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Delegate Erek L. Barron has introduced a bill that would permit a petition for partial expungement for charges that arose from the same incident when not all of them qualify for expungement.(File)

Md. legislation would permit partial record expungements

Proposed legislation before the General Assembly would allow people with multiple criminal charges from one incident to expunge the ones that qualify for removal from their record, but prosecutors say the law is cost-prohibitive and comes hard on the heels of last year’s broadening of expungement laws.

House Bill 220, introduced by Del. Erek L. Barron, D-Prince George’s, and Senate Bill 328, introduced by Sen. Joan Carter Conaway, D-Baltimore City, would permit a petition for partial expungement for charges that arose from the same incident when not all of them qualify for expungement.

Current law does not permit expungement of any charges related to an incident if at least one of them has a “guilty” disposition.

When a defendant is charged in connection with a crime, they will often be cited for lesser-included offenses that they may end up pleading guilty to rather than the lead charge, Baltimore County State’s Attorney Scott D. Shellenberger said.

That’s why the Office of the Public Defender supports the bill because it would prohibit unfair judgments from being passed on defendants for charges which did not result in a conviction, according to Mary-Denise Davis, who started the office’s expungement clinic seven years ago.

With the rise of Maryland Judiciary Case Search, an online database accessible by the public which displays limited case records, Davis said potential employers and landlords don’t always understand the different dispositions.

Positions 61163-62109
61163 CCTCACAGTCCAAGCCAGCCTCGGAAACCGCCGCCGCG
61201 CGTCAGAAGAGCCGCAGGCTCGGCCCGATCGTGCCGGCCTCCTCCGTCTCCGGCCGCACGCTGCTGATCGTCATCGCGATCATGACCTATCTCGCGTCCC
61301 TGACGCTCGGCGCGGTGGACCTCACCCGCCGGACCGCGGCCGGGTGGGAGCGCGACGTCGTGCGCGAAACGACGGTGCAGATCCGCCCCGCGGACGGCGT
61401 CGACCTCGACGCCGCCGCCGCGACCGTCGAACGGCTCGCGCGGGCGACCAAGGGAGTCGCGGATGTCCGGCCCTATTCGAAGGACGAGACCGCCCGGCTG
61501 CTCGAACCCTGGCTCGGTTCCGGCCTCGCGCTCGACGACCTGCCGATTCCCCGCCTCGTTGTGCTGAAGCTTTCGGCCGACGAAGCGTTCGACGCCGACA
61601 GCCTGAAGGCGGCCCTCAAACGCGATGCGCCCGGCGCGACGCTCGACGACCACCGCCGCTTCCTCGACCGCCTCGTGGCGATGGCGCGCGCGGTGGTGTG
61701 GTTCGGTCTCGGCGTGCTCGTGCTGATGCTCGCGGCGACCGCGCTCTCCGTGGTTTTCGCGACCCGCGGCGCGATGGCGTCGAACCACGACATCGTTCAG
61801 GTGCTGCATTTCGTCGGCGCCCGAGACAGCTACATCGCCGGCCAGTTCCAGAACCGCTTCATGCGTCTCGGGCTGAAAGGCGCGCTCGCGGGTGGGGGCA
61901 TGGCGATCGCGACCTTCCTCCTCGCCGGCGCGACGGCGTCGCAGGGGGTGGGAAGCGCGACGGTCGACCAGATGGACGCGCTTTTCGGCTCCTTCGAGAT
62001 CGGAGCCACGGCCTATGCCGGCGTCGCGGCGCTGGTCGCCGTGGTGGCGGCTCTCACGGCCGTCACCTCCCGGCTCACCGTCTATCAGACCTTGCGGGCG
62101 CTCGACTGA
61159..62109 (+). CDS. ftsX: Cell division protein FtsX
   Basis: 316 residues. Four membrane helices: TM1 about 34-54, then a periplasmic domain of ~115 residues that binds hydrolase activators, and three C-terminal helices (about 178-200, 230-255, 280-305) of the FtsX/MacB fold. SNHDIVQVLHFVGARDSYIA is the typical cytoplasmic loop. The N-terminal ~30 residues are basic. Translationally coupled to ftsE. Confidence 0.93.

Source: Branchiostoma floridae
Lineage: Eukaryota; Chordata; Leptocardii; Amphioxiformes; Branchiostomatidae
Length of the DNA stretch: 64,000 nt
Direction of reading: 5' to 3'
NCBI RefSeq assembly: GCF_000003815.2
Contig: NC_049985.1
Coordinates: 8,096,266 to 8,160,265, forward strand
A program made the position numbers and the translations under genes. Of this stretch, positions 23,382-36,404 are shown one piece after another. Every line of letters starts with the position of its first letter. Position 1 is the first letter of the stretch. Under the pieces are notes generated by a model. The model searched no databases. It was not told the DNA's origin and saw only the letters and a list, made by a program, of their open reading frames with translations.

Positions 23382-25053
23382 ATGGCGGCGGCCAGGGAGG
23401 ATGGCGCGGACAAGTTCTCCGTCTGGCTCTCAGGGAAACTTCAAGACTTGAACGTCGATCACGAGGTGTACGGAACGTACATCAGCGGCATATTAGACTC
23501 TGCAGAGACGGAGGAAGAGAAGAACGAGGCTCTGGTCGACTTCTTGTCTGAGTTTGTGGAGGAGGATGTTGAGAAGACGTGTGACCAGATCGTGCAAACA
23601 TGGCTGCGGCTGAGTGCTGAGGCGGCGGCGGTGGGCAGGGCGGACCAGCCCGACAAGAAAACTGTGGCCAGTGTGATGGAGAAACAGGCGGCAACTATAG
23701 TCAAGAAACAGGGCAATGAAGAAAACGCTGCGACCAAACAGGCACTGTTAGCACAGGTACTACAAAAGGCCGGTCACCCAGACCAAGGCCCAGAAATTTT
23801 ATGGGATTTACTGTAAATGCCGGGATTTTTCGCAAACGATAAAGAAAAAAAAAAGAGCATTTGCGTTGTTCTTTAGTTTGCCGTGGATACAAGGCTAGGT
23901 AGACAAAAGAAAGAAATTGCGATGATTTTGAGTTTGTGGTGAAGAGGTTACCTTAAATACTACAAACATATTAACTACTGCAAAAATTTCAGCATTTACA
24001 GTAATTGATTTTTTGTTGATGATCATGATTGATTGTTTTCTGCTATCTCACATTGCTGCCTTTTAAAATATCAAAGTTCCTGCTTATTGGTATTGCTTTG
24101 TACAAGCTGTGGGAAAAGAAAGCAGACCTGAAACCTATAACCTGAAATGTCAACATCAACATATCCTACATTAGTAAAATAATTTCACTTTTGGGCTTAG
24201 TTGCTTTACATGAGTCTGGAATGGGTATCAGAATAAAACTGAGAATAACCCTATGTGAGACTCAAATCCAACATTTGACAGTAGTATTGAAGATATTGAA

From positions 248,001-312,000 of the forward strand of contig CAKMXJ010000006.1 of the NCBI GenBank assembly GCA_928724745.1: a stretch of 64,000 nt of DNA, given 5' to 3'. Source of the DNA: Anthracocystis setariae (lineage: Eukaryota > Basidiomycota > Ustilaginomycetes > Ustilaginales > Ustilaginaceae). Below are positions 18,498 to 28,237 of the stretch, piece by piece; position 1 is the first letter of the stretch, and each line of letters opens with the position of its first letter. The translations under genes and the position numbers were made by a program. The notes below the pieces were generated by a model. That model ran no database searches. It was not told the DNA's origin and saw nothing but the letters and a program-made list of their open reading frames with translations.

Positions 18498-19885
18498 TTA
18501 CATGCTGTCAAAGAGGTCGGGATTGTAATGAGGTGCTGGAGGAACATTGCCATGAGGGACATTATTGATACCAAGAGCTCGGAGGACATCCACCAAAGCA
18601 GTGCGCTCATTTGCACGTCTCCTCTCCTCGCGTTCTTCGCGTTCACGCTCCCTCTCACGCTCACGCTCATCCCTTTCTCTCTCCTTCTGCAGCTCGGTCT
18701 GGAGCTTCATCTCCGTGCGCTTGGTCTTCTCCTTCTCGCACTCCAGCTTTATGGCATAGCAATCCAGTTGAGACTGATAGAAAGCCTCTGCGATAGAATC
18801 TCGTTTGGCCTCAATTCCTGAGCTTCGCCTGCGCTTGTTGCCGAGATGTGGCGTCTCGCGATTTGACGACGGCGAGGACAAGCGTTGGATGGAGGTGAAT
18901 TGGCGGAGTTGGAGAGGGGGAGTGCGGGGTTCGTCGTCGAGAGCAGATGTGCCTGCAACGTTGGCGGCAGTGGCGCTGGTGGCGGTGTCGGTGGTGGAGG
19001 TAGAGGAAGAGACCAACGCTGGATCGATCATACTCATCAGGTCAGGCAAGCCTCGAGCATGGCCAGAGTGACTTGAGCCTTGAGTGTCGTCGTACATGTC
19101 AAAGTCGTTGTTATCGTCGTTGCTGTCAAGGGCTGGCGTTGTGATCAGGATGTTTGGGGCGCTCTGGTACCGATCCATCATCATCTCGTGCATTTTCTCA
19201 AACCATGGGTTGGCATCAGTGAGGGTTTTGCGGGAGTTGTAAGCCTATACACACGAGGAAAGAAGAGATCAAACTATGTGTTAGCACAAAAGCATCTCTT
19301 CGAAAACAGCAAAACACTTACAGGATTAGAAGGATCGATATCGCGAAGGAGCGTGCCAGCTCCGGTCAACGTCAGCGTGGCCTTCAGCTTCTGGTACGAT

A charge can be eligible for expungement if it was placed on the inactive docket or entered as “nolle prosequi,” a formal acknowledgement that the state is declining to prosecute. But Davis said the average citizen may only see what the defendant was charged with, especially if there are multiple, serious offenses, even if the conviction came on a lesser charge.

“You still get judged because of what you were charged with,” she said.

If a prosecutor overcharges a case, Davis said, the stigma of the most-serious charge in an individual’s file may affect their opportunities in the future.

Last year, the General Assembly voted to allow expungement of convictions for offenses that are no longer crimes and unprosecuted charges prior to a subsequent and unrelated conviction.

The changes have been in place for less than a year, and Shellenberger said the legislature should wait before taking additional steps.

“I think we need to pause all these changes to the expungement laws and see how they do,” Shellenberger said.

The Maryland State’s Attorneys Association opposes the bills, according to Shellenberger, in part because of the complications that arise from asking the Judiciary to process requests to partially alter records rather than a straight expungement.

The Baltimore County State’s Attorney’s Office over the summer assigned additional resources to processing expungement paperwork in response to the new legislation.

“It’s really going to be cost-prohibitive to the courts,” Shellenberger said of the proposed legislation.

The bills state that if partial expungement is impracticable, the court must order the record not be included on Case Search or within records submitted to the Central Repository. The court also can authorize the state to maintain the record or limit inspection of the record.

“If the alternative of this statute is to hide [the record] from the public view, that’s not good either,” Shellenberger said.

The Maryland Judiciary opposes the bill, according to spokeswoman Terri Charles, but agency’s position document has not yet been finalized.

A hearing in the House Judiciary Committee, originally scheduled for Feb. 24, was canceled Friday and has not been rescheduled.

The Senate bill has a hearing in the Judicial Proceedings Committee on March 8.